Book review: “The 7-Day Startup” by Dan Norris
This book’s subtitle “You don’t learn until you launch” effectively summarises the main viewpoint of the book. The author proposes you kill your inner wantrepreneur and become a true entrepreneur “by this time next week”. Surely a tempting proposal for plenty of folks – and definitely doable.
The book is partly strategic, and partly about mind-set and cultivating entrepreneurial thought patterns. Norris relentlessly focuses on the one and only thing that really matters in a startup: getting customers. Truth be told, everything else is secondary, and Norris repeats this time and time again. It’s really on point, seeing how many folks spend 6 months perfecting their landing page without getting a single paying customer. “Build it and they will come” really is a classic trap that seldom works out.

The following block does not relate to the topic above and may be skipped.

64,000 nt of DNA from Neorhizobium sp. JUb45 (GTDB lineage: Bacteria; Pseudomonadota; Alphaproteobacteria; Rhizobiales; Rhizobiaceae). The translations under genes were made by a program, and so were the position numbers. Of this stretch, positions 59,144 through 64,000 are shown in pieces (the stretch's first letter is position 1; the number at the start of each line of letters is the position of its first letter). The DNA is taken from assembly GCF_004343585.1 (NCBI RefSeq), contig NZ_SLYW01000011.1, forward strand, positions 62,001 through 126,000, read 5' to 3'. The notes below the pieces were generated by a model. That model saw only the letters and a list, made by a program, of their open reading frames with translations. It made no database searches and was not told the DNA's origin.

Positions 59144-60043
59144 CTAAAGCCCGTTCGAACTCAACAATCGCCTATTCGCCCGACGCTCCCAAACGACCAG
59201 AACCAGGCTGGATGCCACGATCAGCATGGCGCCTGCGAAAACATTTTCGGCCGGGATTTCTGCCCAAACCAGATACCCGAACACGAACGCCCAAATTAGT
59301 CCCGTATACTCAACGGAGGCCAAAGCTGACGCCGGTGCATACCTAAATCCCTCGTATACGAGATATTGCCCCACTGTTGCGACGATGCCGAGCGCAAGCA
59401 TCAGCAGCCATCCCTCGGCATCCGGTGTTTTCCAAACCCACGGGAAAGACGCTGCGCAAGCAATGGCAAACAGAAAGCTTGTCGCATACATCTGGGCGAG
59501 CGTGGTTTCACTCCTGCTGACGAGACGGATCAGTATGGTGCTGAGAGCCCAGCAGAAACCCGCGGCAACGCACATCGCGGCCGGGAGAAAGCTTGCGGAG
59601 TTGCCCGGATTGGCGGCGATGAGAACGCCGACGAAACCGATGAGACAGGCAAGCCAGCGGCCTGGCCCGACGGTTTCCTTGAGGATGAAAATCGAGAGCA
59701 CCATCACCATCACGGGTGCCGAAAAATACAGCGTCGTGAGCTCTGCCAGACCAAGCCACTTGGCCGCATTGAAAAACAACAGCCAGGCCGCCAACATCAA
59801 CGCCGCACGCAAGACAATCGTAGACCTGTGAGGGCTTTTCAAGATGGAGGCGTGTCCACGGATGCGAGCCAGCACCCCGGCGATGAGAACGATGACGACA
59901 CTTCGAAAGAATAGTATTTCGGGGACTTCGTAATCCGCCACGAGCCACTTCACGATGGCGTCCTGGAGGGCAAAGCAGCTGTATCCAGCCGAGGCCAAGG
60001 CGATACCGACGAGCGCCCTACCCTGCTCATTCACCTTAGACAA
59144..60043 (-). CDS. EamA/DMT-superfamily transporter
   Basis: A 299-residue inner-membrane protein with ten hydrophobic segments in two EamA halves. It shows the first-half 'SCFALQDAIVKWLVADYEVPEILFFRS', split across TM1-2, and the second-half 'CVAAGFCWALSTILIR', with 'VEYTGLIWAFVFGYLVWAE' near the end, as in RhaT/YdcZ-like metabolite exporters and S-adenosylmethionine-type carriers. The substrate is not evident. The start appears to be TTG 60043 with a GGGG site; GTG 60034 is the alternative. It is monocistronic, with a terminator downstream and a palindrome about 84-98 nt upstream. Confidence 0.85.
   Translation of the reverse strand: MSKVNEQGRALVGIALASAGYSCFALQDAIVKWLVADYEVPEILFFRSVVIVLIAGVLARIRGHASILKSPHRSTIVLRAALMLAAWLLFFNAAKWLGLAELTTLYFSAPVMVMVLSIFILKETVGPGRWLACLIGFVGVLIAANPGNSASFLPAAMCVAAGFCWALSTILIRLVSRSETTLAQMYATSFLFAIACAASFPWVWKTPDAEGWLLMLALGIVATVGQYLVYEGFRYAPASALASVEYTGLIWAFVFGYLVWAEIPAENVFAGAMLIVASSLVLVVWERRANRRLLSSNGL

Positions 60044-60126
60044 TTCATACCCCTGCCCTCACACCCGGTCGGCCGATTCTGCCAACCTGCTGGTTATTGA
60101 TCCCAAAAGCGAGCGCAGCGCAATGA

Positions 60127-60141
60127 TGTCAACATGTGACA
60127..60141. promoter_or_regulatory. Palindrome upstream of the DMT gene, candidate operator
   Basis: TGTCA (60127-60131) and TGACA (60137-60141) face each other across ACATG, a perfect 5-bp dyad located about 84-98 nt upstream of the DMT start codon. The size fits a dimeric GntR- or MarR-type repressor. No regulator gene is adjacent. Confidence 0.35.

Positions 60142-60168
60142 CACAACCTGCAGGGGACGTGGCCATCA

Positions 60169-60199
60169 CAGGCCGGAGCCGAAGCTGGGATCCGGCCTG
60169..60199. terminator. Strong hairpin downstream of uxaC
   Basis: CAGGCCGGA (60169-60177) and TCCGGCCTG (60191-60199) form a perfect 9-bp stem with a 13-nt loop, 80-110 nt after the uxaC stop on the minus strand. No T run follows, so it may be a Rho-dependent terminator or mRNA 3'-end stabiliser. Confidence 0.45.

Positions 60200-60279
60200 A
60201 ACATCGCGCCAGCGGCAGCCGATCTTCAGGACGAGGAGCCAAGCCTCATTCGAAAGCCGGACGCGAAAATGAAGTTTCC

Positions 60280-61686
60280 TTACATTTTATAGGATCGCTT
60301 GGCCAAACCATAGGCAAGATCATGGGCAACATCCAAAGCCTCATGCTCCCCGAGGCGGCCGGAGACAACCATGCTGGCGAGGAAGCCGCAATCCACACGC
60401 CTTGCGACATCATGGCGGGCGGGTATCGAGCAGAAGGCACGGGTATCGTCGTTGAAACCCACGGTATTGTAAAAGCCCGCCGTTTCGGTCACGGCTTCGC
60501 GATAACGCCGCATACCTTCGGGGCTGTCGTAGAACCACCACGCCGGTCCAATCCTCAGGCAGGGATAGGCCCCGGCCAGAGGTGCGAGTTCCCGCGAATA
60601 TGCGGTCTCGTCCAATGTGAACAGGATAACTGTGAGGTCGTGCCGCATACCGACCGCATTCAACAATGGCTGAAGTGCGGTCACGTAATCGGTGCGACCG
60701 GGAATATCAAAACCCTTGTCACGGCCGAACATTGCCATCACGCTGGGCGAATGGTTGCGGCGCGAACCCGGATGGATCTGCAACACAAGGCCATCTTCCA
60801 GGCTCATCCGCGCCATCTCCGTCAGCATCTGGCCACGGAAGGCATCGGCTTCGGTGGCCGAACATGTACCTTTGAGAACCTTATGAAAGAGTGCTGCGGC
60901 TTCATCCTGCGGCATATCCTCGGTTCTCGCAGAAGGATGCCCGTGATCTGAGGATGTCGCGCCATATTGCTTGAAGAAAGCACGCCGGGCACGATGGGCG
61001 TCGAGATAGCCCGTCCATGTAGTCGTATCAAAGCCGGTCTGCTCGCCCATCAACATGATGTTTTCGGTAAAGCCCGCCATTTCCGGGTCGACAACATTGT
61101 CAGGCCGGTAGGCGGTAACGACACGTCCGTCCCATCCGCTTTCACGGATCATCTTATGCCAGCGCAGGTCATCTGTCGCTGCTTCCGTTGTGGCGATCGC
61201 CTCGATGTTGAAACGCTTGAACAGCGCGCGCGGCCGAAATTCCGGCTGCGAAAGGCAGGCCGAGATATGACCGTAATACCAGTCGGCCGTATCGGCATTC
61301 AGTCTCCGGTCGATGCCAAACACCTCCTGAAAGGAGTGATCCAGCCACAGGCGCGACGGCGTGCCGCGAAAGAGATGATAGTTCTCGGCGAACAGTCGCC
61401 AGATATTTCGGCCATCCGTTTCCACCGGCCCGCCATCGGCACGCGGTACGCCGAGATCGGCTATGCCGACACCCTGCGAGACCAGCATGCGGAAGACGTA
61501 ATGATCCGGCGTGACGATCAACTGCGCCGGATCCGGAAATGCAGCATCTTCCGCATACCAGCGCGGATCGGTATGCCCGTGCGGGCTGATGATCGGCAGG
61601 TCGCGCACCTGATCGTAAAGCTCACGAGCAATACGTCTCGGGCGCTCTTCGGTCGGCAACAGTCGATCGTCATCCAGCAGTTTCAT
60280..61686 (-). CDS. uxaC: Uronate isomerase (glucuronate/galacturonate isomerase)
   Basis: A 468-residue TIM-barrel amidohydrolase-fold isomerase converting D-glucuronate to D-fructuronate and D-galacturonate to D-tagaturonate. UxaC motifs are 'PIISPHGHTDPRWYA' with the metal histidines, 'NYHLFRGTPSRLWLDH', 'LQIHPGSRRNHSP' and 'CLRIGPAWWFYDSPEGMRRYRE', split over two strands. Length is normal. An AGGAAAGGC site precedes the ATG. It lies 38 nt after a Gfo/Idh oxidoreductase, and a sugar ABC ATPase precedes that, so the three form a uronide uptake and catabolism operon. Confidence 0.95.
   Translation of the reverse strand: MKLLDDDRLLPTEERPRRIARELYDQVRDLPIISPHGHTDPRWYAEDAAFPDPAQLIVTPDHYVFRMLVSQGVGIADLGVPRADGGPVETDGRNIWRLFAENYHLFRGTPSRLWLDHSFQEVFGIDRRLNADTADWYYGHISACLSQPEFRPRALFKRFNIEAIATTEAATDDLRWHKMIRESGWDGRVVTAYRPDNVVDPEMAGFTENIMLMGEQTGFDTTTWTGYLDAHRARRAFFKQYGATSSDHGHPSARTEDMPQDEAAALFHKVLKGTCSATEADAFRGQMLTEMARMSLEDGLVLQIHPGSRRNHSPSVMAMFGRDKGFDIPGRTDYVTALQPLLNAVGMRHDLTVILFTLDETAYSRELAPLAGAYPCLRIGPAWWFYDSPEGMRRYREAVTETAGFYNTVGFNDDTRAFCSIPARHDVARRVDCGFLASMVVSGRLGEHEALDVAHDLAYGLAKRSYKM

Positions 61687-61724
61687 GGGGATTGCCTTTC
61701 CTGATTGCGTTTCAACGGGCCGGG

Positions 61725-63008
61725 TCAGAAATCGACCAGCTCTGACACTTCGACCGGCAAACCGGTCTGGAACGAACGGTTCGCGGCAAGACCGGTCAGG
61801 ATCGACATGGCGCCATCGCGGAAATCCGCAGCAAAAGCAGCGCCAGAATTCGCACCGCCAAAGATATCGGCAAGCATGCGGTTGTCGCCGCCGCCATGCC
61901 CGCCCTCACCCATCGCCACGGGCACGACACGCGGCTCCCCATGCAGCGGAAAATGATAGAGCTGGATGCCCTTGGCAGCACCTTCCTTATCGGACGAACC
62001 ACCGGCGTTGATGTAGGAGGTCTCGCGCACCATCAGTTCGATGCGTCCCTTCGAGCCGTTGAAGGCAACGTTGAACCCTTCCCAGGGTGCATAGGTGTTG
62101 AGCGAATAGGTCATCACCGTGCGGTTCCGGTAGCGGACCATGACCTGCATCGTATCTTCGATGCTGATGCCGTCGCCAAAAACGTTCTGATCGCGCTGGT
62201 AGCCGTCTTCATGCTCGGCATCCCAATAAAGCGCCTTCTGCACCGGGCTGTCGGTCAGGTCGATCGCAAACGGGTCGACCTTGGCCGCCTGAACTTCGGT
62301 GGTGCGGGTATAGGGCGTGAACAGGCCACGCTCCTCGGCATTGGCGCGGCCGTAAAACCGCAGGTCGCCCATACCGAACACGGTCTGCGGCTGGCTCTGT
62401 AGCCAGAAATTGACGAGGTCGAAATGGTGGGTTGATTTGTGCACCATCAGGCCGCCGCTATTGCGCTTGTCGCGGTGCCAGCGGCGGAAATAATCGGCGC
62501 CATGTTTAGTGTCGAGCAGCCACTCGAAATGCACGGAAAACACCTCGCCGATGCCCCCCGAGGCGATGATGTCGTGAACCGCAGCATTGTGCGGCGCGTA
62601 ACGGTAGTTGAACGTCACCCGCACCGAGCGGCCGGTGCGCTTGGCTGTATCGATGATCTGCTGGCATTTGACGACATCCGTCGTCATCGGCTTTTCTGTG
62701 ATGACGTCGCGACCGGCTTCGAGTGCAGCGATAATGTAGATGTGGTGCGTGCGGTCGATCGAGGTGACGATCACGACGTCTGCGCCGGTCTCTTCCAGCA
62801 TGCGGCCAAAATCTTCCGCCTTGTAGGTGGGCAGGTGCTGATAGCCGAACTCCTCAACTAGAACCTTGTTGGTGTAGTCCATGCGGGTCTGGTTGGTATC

My Notes From the Book
Without question, the biggest mistake people make is obsessing over their idea and not focusing enough on finding people willing to pay for their product.
Hustle for an early stage startup is generally about spending your time on the things that are most likely to bring you customers. Once you launch, you need to get more people paying you. You have to relentlessly pursue your best method of getting customers, and not the stuff you naturally gravitate to.